- An object storage service that stores data within buckets.
- Below is a sample Cloud Storage integration:
- The data you upload on Cloud Storage are called objects.
- An object is an immutable piece of data consisting of a file in any format.
- You store objects inside containers called buckets.
- All buckets belong to a project.
- Each project can have multiple buckets.
- You can also configure a Cloud Storage bucket to host a static website for a domain you own.
- Life Cycle Management
- You can define conditions that trigger data deletion, or transition to a cheaper storage class with object life cycle management.
- Continue to store old copies of objects you store when they are deleted or overwritten.
- Retention Policies
- Define minimum retention periods that objects must be stored.
- Object holds
- Place a hold on an object to prevent deletion.
- Encryption keys
- Access Permissions
- Access Control List
- Uniform bucket level access
- Object and Bucket Level Permissions
- Standard Storage
- Good for hot data that is accessed frequently.
- Nearline Storage
- Good for use cases that need to store objects for at least 30 days.
- Ideal for data that you plan to access once per month or less.
- Coldline Storage
- Is a low-cost storage option for storing infrequently accessed data within 90 days.
- Archive Storage
- Is the coldest storage among the storage classes.
- Designed for storing archive data and disaster recovery data that is expected to be accessed once per 365 days or less.
- A Python application that enables you to manage your Cloud Storage from the command line.
- You can use gsutil to perform bucket and object management tasks like:
- creating and deleting buckets
- uploading, downloading, and deleting objects
- listing buckets and objects
- moving, copying, and renaming objects
- editing object and bucket ACL
- gsutil performs all operations using HTTPS and TLS
You can send upload requests to Google Cloud Storage via the following methods:
- Simple Upload – utilize this if the file is small enough to upload again if the connection fails, and if there is no object metadata to send as part of the upload request.
- Multipart Upload – utilize this if the file is small enough to upload again if the connection fails, and you need to include object metadata as part of the upload request.
- Resumable Upload – utilize this for a more reliable transfer, which is especially important with large files.
- Parallel composite uploads – utilize if network and disk speed are not limiting factors. When doing parallel composite upload, a file is divided into up to 32 chunks and uploaded in parallel to temporary objects. The final object is recreated using the temporary objects, and the temporary objects are deleted.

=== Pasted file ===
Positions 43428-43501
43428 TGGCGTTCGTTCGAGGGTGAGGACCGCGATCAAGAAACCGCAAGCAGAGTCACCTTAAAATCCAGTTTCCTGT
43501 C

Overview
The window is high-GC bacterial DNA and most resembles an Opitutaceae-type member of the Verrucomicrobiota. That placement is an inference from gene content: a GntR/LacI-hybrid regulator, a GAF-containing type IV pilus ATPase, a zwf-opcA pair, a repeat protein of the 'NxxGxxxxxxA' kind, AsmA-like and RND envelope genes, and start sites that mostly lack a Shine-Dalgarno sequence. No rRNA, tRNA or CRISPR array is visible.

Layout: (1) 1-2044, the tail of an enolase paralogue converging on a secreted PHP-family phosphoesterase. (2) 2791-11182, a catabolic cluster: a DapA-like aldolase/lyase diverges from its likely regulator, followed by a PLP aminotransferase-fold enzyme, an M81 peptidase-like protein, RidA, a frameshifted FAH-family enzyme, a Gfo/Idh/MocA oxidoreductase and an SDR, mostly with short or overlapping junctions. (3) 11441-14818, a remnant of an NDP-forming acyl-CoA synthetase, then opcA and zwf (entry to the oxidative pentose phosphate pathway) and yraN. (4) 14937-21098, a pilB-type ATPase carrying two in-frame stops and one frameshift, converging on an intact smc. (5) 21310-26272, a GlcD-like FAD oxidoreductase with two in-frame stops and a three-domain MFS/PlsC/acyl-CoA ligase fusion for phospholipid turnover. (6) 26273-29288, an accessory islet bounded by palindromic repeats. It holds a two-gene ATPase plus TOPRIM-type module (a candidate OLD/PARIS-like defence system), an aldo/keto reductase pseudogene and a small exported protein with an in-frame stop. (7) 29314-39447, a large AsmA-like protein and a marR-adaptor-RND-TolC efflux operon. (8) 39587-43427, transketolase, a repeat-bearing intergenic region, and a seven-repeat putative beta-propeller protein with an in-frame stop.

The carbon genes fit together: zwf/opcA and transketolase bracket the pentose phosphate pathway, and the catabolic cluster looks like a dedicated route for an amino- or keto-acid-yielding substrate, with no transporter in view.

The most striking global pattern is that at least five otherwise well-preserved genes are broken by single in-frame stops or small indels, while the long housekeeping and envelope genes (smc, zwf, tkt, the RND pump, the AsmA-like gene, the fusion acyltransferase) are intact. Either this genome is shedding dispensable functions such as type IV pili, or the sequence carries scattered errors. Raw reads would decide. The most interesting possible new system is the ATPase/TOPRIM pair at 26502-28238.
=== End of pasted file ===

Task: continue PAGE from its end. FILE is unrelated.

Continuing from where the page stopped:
- Alternatively, for uploading large volumes of data (from hundreds of terabytes up to 1 petabyte), you can utilize the Transfer Appliance. It is a hardware appliance you can use to securely migrate to Google Cloud Platform without disrupting business operations.
- Pricing for Cloud Storage services is based on what you use, including:
- the amount of data you store,
- the duration for which you store it,
- the number of operations you perform on your data,
- the network resources used when moving or accessing your data.
- For “cold” storage classes meant to store long-term, infrequently accessed data, there are also charges for retrieving data and early deletion of data.
- You can require accessors of your data to include a project ID to bill for network charges, operation charges, and retrieval fees.
Your company uses Cloud Storage to store all of its application files where objects are written once and are stored for processing. The objects are frequently accessed for a month (30 days) and are rarely accessed for the entire year. These objects must be archived for three years. The Object Lifecycle Management on the Cloud Storage bucket must be configured to minimize the storage costs.
What should you do?
- Create a policy that uses Nearline Storage for 30 days. Move the objects to Archive storage for three years.
- Create a policy that uses Standard storage for 30 days. Move the objects to Archive storage for three years.
- Create a policy that uses Nearline storage for 30 days. Move the objects to Coldline for one year, and then transition to Archive storage for two years.
- Create a policy that uses Standard storage for 30 days. Move the objects to Coldline for one year and afterward, transition the objects to Archive storage for two years.
Your team is building an application hosted on a VM instance in Compute Engine. The application is designed to enhance and resize images. You want your application to be able to upload images on a Cloud Storage bucket. You want to do this with the least number of steps possible without compromising security.
What should you do?
- Create a Service Account with
roles/storage.objectCreator(Storage Object Creator) role. Configure the VM instance to use the Service Account.
- Create a Service Account with
roles/storage.objectAdmin(Storage Object Admin) role. Configure the VM instance to use the Service Account.
- Verify if the VM instance and the bucket have the same region.
- Set the Cloud Storage bucket to public and configure the objects to have a randomized suffix in its object name.